Inspired by the now defunct Film Comment "Moments Out of Time" series and the great Roger Ebert's year end recap, this Moments of the Year list (now in its 24th edition) represents indelible moments of my film-going year. It can be a line of dialogue, a glance, a camera movement or a mood, but they're all wondrous examples of a filmmaker and audience connecting emotionally.
The long shot holding on the face of a jockey (Clifton Collins Jr) as he starts and finishes a race. The range of emotions curbed by splotches of dirt being kicked up into his face don’t lessen his array of feelings. “Jockey”
A young girl munching precociously on chips in the backseat of a car and then her small arm protruding into the frame with a juice box for her mother to drink while she drives “Petite Maman”
The diner scene between Jessica Chastain and “The Good Nurse” (Eddie Redmayne) as she tries to gently coax a confession from him. The unease slowly builds
"I don’t even know what you make at the factory!” “You’ll know what we make at the factory, when you work at the factory!” The comic line reading of the year by Toby Huss in “Weird: The Al Yankovic Story”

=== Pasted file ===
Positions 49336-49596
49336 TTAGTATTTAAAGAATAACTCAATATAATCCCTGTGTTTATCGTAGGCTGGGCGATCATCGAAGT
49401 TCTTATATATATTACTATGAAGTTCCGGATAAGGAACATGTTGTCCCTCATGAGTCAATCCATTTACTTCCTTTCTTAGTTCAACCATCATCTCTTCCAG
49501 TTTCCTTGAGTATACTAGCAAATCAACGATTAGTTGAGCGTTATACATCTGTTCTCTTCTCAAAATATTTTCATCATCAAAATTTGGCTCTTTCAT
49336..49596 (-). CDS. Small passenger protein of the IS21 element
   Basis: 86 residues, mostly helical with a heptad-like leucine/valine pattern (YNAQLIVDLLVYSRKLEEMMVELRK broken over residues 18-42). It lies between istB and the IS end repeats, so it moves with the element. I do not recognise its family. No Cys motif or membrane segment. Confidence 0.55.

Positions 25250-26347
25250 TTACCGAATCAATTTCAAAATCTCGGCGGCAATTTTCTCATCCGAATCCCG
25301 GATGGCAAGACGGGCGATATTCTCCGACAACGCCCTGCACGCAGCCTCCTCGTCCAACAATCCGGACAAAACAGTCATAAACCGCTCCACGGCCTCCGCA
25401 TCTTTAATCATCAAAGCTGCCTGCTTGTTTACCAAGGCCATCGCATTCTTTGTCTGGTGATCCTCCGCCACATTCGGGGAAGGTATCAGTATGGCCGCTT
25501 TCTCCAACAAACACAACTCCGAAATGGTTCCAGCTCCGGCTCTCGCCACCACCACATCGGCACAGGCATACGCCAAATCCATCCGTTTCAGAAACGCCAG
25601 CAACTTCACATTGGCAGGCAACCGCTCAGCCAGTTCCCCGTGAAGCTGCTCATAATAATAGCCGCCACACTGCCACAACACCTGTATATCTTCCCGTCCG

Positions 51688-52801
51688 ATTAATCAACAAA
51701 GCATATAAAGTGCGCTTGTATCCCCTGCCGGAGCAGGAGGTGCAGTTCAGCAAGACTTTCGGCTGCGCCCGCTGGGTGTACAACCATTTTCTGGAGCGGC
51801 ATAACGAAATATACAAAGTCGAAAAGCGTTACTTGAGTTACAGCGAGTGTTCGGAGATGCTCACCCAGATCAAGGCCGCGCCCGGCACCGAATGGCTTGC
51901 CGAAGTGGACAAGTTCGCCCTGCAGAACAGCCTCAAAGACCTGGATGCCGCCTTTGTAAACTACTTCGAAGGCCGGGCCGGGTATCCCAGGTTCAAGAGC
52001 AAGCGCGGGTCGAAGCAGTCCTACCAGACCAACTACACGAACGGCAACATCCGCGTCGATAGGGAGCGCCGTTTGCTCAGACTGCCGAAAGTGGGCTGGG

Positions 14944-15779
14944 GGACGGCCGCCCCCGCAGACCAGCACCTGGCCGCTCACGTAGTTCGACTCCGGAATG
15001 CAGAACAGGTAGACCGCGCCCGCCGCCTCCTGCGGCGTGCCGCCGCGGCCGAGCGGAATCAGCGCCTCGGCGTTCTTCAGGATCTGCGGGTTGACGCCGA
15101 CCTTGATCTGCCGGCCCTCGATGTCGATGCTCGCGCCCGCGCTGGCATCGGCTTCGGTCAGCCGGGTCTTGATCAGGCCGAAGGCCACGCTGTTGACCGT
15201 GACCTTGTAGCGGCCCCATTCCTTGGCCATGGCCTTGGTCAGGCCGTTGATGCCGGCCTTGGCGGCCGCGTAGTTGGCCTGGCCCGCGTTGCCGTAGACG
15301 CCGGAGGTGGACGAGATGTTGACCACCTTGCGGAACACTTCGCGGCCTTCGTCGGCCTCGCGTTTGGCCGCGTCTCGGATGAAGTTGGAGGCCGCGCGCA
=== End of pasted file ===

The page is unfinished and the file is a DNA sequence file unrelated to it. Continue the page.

The dance title sequence. “After Yang”
Pretty much any line reading of Andrew Scott in “Catherine Called Birdy”
From a comfortable bedside reading to a tortured wounded soldier screaming. Just one of the many sublime (and heartbreaking) transitions in Terence Davies’ exploration of self identity in “Benediction”
A woman (pleading?) saying that the woman (Dolly de Leon) inching up behind her with a rock can work equally in their new household. “Triangle of Sadness”
“Everything Everywhere All At Once” and the Wong Kar Wai inspired wet, moonlit alley conversation between Evelyn (Michelle Yeoh) and Waymond (Ke Huy Quan). Both are dressed to the nines, but the spare emotion expressed between them is heartbreaking
“Montana Story” and the performance of Eugene Brave Rock as a Native American car seller. It's a complex moment in the film. Can we trust him?
Colin Farrell and his imitation of Werner Herzog. “After Yang”
“She Said” and the numerous shots of tense bodies carefully poised around a speakerphone intercom
The first meeting between Jakob (Tom Schilling) and Cornelia (Saskia Rosendahl) in “Fabian: Going to the Dogs” as she emerges as a shadowy figure bathed in blue light behind, and the quick succession of future images that will mark their torrid love affair. Perhaps the most romantic moment all year
A man hitting on two women at the bar as Modjo plays and his line of “I have a lot of money. A lot of money….” and they perk up to him. “Triangle of Sadness”
The waves taking a baby’s body with it. “Bardo, False Chronicles of a Handful of Truths”
An empty bed. "Sr."
The needle drop of ethereal music as a young girl floats on a boat. "Petite Maman"
Strobe lights on a dance floor. A father and daughter oscillating in time. A long walk down an airport hallway and then out a door. The gutting final few minutes of Charlotte Wells' brilliant debut "Aftersun"